It should be workers themselves who decide what work is essential and what work is not, who can work from home and who cannot, rather than employers without any democratic accountability. Where it is deemed that a section of workers are not essential, they should be guaranteed their full wages and should not be forced to pay the cost of the mishandling of the pandemic by politicians. 

The pandemic, it is clear, may be with us for some time. It is equally clear that it can be handled very differently, in the interests of ordinary people and not the interests of the bank balances of the rich. The above steps, not only would ensure that we deal with the ongoing pandemic in a more effective way, but also pose the question of how society could actually be run in the future, who actually keeps the world running, the employers or the essential workers, and do we actually need the employers at the top or could ordinary people run society in our own interest and the interest of the planet?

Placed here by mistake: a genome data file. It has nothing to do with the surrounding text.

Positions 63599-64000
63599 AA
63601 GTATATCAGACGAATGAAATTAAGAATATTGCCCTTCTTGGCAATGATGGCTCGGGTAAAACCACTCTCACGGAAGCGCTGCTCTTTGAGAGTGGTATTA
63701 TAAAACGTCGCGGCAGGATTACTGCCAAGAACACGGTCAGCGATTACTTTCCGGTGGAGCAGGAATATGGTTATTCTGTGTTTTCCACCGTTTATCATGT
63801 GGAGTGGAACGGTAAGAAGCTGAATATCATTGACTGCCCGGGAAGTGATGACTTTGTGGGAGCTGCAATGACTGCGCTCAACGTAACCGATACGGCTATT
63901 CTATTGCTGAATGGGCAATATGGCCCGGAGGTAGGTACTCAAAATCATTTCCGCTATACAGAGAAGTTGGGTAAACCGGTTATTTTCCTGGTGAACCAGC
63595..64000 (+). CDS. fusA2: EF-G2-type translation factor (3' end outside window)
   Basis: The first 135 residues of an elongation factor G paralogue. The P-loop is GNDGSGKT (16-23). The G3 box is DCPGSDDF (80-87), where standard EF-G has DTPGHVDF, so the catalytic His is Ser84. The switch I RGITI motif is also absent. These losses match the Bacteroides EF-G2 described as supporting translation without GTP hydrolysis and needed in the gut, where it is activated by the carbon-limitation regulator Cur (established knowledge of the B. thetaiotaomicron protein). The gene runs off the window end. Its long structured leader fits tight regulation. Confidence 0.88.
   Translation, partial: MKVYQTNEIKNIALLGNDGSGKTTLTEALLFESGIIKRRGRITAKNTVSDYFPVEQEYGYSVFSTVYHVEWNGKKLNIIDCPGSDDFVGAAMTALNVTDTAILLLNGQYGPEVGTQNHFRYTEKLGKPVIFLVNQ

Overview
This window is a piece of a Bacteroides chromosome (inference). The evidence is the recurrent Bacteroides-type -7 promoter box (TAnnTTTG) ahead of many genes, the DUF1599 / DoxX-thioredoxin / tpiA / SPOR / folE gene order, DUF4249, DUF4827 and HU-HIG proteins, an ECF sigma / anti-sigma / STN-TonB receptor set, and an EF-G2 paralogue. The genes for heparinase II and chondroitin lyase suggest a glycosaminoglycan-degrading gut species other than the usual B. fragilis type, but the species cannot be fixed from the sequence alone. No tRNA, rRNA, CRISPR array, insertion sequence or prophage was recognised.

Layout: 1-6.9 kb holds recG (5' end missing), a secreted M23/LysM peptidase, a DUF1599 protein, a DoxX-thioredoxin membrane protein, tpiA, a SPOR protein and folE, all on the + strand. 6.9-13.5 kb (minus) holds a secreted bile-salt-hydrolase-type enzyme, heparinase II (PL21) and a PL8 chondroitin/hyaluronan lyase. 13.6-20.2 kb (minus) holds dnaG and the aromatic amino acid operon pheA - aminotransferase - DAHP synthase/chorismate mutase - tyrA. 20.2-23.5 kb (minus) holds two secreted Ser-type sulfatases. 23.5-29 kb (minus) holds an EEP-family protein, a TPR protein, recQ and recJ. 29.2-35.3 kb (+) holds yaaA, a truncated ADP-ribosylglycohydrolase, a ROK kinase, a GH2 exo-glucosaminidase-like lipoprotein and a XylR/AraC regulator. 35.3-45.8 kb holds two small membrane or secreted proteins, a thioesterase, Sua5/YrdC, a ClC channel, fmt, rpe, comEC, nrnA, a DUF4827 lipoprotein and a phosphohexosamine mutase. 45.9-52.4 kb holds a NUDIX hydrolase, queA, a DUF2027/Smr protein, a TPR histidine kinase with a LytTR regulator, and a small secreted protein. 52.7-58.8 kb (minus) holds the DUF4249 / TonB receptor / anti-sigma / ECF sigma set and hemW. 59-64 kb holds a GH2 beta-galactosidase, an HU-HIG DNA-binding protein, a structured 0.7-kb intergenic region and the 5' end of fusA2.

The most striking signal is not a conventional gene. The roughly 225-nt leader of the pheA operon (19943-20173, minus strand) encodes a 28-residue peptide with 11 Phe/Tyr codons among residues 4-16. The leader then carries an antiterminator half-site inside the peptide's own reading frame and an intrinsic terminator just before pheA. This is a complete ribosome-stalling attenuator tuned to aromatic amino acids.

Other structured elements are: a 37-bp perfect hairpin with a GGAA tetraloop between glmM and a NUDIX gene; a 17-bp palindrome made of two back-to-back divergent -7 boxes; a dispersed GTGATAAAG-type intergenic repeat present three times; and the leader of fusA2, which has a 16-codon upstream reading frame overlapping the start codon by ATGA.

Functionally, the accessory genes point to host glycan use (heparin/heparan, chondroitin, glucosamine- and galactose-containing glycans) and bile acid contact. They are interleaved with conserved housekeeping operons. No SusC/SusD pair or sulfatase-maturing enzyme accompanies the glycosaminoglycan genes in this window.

Caerphilly County lockdown: we’re not all in this together

New lockdown measures started in Caerphilly County at 6pm on 9 September. The reasons for it, and the nature of the new lockdown measures reveal quite starkly the priorities of the Senedd (Welsh Government).

The background to these new measures is a rise in cases with 133 confirmed cases in the last week alone, equivalent to 55.4 cases per 100,000 people (one of the highest in Wales). Wales currently has the highest density of confirmed cases of any nation in the UK (6,000 per million compared to England at 5,272 and Scotland at 4,041).